Oxford University Press (1991)

Sarah Broadie
Last affiliation: University of St. Andrews
In this incisive study Sarah Broadie gives an argued account of the main topics of Aristotle's ethics: eudaimonia, virtue, voluntary agency, practical reason, akrasia, pleasure, and the ethical status of theoria. She explores the sense of "eudaimonia," probes Aristotle's division of the soul and its virtues, and traces the ambiguities in "voluntary." Fresh light is shed on his comparison of practical wisdom with other kinds of knowledge, and a realistic account is developed of Aristototelian deliberation. The concept of pleasure as value-judgment is expounded, and the problem of akrasia is argued to be less of a problem to Aristotle than to his modern interpreters. Showing that the theoretic ideal of Nicomachean Ethics X is in step with the earlier emphasis on practice, as well as with the doctrine of the Eudemian Ethics, this work makes a major contribution towards the understanding of Aristotle's ethics.
Keywords Ethics, Ancient
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Reprint years 1993, 1994
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Call number B491.E7.B7 1991
ISBN(s) 0195085604   9780195085600   0195066014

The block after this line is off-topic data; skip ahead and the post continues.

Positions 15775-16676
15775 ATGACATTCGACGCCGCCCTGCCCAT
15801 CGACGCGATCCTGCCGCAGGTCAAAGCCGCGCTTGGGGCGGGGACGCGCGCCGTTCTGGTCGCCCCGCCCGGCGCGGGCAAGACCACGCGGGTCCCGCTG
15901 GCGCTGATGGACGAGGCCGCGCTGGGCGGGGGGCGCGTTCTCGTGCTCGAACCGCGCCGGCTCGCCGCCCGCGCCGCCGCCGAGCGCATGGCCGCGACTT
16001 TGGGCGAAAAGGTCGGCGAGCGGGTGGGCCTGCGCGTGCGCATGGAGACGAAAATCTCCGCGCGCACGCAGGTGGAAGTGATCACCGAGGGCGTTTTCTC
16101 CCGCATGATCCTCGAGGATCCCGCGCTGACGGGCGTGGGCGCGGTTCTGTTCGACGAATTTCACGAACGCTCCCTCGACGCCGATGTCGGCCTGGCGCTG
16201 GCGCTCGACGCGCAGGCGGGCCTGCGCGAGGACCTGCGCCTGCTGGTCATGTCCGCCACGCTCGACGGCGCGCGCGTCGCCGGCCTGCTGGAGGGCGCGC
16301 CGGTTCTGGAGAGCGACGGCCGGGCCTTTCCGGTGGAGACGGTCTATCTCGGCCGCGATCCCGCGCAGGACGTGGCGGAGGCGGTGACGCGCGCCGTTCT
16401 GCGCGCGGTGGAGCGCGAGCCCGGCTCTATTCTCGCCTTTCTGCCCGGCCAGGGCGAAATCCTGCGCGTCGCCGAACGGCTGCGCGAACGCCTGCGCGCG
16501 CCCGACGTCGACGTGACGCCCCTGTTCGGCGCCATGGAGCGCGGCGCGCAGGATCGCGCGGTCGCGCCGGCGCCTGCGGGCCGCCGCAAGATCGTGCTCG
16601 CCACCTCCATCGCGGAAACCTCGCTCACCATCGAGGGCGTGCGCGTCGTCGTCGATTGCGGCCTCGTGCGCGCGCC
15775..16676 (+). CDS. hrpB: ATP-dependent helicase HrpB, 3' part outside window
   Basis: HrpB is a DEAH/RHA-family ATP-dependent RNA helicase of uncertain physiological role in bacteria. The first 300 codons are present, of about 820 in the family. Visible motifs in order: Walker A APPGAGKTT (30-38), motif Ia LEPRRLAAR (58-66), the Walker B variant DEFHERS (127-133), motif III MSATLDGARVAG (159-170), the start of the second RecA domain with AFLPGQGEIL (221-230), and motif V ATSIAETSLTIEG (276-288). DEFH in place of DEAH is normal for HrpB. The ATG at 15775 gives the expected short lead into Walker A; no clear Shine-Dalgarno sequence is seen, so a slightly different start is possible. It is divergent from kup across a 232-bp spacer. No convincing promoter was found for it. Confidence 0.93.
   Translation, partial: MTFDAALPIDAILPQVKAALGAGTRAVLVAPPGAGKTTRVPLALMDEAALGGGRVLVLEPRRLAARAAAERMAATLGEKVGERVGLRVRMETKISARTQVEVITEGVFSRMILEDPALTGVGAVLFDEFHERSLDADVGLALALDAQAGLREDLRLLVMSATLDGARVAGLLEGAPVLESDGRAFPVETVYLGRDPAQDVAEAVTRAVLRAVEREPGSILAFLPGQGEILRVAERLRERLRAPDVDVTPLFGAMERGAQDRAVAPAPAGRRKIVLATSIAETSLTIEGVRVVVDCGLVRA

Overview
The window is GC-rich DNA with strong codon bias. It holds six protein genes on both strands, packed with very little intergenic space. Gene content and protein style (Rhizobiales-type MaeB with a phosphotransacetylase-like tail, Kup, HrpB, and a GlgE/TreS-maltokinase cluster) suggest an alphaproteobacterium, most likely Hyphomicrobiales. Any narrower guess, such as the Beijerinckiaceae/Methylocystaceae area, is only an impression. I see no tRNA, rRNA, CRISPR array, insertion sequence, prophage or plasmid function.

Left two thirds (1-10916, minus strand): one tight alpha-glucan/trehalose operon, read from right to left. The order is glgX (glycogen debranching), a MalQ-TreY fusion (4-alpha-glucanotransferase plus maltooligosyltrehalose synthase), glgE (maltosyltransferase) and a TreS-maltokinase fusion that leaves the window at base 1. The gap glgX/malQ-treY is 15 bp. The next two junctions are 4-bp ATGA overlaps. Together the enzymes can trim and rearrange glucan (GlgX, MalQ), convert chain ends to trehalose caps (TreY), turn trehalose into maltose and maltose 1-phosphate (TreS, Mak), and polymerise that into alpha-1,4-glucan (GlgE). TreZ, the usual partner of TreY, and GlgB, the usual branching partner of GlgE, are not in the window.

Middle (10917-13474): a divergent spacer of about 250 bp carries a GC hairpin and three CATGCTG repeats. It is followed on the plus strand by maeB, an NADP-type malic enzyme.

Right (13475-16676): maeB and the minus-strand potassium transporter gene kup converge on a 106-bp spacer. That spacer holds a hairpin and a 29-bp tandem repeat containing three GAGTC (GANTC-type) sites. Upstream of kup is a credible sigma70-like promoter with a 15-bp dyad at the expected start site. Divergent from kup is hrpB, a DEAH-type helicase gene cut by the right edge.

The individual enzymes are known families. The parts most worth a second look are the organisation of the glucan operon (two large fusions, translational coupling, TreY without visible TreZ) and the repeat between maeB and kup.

DOI 10.2307/2219996
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The Voluntary

In the context of perspectives drawn from philosophy of action and from Aristotle's natural philosophy, the chapter examines the ambiguity of the Aristotelian voluntary, its connections with censure and responsibility, its defensibility by excuse of force or ignorance, its bipolarity, its ... see more

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Aristotle and Expertise: Ideas on the Skillfulness of Virtue.Noell Birondo - 2021 - Ethical Theory and Moral Practice 24 (2):599-609.
The Virtue of Curiosity.Lewis Ross - 2020 - Episteme 17 (1):105-120.
How Virtue Fits Within Business Ethics.J. Thomas Whetstone - 2001 - Journal of Business Ethics 33 (2):101 - 114.

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